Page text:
It wasn’t too long ago that such cuts as lamb shanks—the shin, including the meat and bone—were relegated to antiquated cookbooks on the traditional cuisines of old Europe. Now, lamb shanks find their place in the chicest restaurants. When braised with plenty of wine and then glazed with their gelatinous braising liquid, they are one of the best braised dishes. Like stews, they can be garnished with mushrooms or assorted vegetables, but one particularly popular method calls for a large amount of garlic.
Season the shanks with salt and pepper. In a sauté pan large enough to hold the shanks in a single layer, heat
Add the remaining
Return the shanks to the pan, add the wine and broth, and nestle the bouquet garni in the center. Bring to the barest simmer, cover, and cook for about 2 hours, or until the shank meat offers little or no resistance when poked with a small knife. Then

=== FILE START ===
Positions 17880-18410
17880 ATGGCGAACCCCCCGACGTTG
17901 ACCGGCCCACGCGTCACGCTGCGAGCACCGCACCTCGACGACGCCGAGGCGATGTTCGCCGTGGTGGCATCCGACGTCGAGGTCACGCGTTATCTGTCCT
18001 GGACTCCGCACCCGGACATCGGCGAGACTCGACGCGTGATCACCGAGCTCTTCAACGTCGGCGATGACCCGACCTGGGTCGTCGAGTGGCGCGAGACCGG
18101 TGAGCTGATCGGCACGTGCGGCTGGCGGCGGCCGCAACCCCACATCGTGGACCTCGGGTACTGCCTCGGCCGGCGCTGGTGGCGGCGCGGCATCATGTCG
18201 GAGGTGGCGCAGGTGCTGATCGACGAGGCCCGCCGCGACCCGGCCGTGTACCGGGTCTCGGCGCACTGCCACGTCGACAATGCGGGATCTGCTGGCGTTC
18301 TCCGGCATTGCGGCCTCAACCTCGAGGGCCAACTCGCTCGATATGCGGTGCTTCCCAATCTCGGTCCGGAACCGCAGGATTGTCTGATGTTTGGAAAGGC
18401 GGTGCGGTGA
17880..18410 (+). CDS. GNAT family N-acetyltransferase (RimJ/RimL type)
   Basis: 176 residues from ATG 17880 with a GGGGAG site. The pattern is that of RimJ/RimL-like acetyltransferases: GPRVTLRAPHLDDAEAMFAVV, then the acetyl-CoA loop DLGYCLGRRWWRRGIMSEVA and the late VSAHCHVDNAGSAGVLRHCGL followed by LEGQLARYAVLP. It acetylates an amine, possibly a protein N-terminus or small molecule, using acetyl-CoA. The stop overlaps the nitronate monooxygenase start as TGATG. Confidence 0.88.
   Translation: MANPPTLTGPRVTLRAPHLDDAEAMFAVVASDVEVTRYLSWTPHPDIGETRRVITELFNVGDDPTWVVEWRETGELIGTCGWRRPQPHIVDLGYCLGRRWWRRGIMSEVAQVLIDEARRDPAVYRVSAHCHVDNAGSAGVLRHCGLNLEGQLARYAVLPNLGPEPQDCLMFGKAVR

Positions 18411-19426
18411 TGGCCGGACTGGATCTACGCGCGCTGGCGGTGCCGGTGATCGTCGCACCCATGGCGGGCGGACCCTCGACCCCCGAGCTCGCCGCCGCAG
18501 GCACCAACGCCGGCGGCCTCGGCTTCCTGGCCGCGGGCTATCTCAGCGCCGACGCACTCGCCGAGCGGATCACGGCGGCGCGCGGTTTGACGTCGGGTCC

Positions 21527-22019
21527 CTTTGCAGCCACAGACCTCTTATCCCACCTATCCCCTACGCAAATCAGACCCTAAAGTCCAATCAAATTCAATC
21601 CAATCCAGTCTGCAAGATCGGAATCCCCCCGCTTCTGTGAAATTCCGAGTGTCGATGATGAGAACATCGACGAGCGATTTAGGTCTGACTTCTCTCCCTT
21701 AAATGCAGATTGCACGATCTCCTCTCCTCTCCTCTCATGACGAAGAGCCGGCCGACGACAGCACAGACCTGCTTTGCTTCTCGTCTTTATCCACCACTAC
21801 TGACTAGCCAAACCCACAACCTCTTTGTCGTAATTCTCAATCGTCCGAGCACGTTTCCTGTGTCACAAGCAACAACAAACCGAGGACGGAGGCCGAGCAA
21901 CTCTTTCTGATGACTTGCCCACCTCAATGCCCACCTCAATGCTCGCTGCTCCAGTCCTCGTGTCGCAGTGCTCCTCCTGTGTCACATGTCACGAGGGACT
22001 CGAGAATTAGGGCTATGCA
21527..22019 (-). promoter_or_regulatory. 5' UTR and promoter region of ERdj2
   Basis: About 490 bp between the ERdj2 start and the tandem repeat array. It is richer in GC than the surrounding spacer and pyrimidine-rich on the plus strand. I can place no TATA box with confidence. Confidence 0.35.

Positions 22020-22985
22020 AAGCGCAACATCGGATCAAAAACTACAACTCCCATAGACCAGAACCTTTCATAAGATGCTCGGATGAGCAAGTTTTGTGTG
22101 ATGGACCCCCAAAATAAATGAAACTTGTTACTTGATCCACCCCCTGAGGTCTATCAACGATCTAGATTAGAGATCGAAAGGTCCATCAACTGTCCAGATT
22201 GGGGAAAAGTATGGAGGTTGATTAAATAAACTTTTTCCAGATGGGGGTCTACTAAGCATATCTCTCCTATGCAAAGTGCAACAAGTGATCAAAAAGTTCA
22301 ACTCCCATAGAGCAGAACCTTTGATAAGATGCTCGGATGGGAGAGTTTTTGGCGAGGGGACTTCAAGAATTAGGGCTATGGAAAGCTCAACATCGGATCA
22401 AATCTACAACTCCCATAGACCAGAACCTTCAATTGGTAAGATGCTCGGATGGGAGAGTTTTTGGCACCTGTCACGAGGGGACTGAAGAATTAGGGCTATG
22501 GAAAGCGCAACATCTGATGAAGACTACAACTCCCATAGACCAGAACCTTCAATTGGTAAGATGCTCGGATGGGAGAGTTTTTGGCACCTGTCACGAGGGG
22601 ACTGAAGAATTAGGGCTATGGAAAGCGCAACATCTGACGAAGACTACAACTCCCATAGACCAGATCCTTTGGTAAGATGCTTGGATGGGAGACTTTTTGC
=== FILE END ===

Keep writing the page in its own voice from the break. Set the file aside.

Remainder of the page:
Gently lift the shanks out of the liquid and transfer them to a plate. Strain the braising liquid into a saucepan and simmer it gently, skimming off any froth or fat, for about 15 minutes or until the liquid is clear and greaseless. Put the shanks back into the empty sauté pan or an oval gratin dish, add the braising liquid, and sprinkle the garlic cloves over the top.
© 2007 James Peterson. All rights reserved.